Google says it is taking measures to ensure it doesn't breach New Zealand's suppression laws, after the man accused of killing Grace Millane was made public.
Ms Millane was a British backpacker who went missing on the eve of her 22nd birthday on 1 December.
A body was discovered last Sunday, in an area of bush just 10m off the road, in Auckland's Waitākere Ranges.
A 26-year-old man was charged with murder and appeared in Auckland District Court. He has interim name suppression.
Meanwhile, Google has been criticised for sending an email containing the "trending searches" of the moment.
The accused's name was among those popular search terms, prompting concern about how this may affect any future trial.
Despite multiple requests over two days, no-one from Google agreed to be interviewed.
The company instead put out several short statements, including an assurance it will take measures to ensure such a breach doesn't happen again.
"There are some controls in place to ensure the alert doesn't feature inappropriate content (for example adult content) and the trending query needs to have an associated news story."
One statement also said the email in question reached "less than a few hundred people".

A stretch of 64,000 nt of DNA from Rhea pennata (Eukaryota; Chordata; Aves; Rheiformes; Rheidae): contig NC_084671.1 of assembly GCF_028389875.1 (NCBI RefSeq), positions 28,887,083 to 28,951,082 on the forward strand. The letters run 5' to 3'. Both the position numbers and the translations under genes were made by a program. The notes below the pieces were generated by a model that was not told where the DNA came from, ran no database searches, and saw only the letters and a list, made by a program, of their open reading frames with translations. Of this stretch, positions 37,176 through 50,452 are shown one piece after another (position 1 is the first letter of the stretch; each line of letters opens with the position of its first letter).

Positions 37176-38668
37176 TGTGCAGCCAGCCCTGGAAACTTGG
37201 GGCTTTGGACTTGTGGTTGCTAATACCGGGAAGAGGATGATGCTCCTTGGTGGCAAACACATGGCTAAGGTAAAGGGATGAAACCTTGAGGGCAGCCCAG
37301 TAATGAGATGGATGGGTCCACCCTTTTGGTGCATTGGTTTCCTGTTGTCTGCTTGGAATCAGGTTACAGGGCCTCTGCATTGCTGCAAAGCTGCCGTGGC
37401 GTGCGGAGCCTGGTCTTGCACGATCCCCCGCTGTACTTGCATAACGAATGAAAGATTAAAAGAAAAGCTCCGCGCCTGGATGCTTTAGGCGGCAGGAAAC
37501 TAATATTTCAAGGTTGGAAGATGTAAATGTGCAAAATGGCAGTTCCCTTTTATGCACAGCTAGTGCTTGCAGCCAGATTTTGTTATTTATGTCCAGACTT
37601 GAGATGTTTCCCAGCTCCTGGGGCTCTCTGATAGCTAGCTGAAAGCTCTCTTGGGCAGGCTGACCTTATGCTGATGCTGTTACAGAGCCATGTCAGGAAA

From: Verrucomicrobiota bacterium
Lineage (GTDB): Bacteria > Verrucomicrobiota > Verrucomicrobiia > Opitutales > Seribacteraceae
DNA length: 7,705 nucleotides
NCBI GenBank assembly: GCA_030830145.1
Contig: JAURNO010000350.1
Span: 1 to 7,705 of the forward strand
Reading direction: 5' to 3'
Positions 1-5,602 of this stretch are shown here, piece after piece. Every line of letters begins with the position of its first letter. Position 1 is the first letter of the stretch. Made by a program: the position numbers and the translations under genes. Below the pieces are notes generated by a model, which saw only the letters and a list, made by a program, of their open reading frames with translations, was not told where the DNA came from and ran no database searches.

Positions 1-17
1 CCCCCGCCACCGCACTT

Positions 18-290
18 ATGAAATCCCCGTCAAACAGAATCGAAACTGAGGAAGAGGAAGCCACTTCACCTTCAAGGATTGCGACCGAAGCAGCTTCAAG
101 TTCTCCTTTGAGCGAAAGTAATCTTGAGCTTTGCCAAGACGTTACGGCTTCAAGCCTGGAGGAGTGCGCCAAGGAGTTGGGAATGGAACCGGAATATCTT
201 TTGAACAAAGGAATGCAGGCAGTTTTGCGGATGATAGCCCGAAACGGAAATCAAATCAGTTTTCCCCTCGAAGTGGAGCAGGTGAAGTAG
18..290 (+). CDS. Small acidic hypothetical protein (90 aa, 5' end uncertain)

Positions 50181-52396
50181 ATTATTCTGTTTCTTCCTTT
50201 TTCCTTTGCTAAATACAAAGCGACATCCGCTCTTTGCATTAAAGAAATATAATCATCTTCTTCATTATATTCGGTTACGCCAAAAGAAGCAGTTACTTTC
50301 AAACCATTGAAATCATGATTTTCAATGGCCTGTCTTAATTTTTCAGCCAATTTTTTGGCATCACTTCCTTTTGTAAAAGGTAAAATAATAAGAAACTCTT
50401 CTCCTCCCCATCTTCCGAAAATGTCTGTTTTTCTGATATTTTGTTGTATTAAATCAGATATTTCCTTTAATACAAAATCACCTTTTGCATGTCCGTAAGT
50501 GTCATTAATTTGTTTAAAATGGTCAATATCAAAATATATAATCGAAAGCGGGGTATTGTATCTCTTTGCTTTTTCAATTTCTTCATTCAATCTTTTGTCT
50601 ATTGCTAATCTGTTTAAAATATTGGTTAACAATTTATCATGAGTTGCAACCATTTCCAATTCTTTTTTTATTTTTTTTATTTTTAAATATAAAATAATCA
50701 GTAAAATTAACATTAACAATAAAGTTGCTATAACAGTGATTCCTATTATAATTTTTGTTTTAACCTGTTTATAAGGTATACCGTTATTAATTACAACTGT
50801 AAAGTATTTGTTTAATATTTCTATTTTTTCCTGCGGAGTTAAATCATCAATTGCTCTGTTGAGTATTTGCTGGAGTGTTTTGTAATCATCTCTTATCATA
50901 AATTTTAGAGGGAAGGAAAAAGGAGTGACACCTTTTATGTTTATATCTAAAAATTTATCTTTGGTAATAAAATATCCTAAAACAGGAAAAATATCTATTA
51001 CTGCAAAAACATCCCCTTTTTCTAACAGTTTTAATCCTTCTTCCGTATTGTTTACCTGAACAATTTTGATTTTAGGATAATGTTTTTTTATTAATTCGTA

The man's name has appeared in overseas media and as of yesterday evening there were more than 100,000 searches of his name on Google, despite the suppression order.
Public law expert Professor Tony Smith - who wrote the Law Commission's recommendations that formed the basis of the proposed law change on contempt of court - said name suppression was "a contentious issue".
Prof Smith said some of the information about the accused in the Millane case in the public domain could be viewed as prejudicial and his lawyers could argue he would not get a fair trial.
"That does get in the road of managing a trial if you're a judge when the first thing a defence lawyer says is 'I don't think my client can get a fair trial'."
Justice Minister Andrew Little is meeting Google representatives on Tuesday to make it clear that the integrity of fair trial rights cannot be left to "algorithms and machines".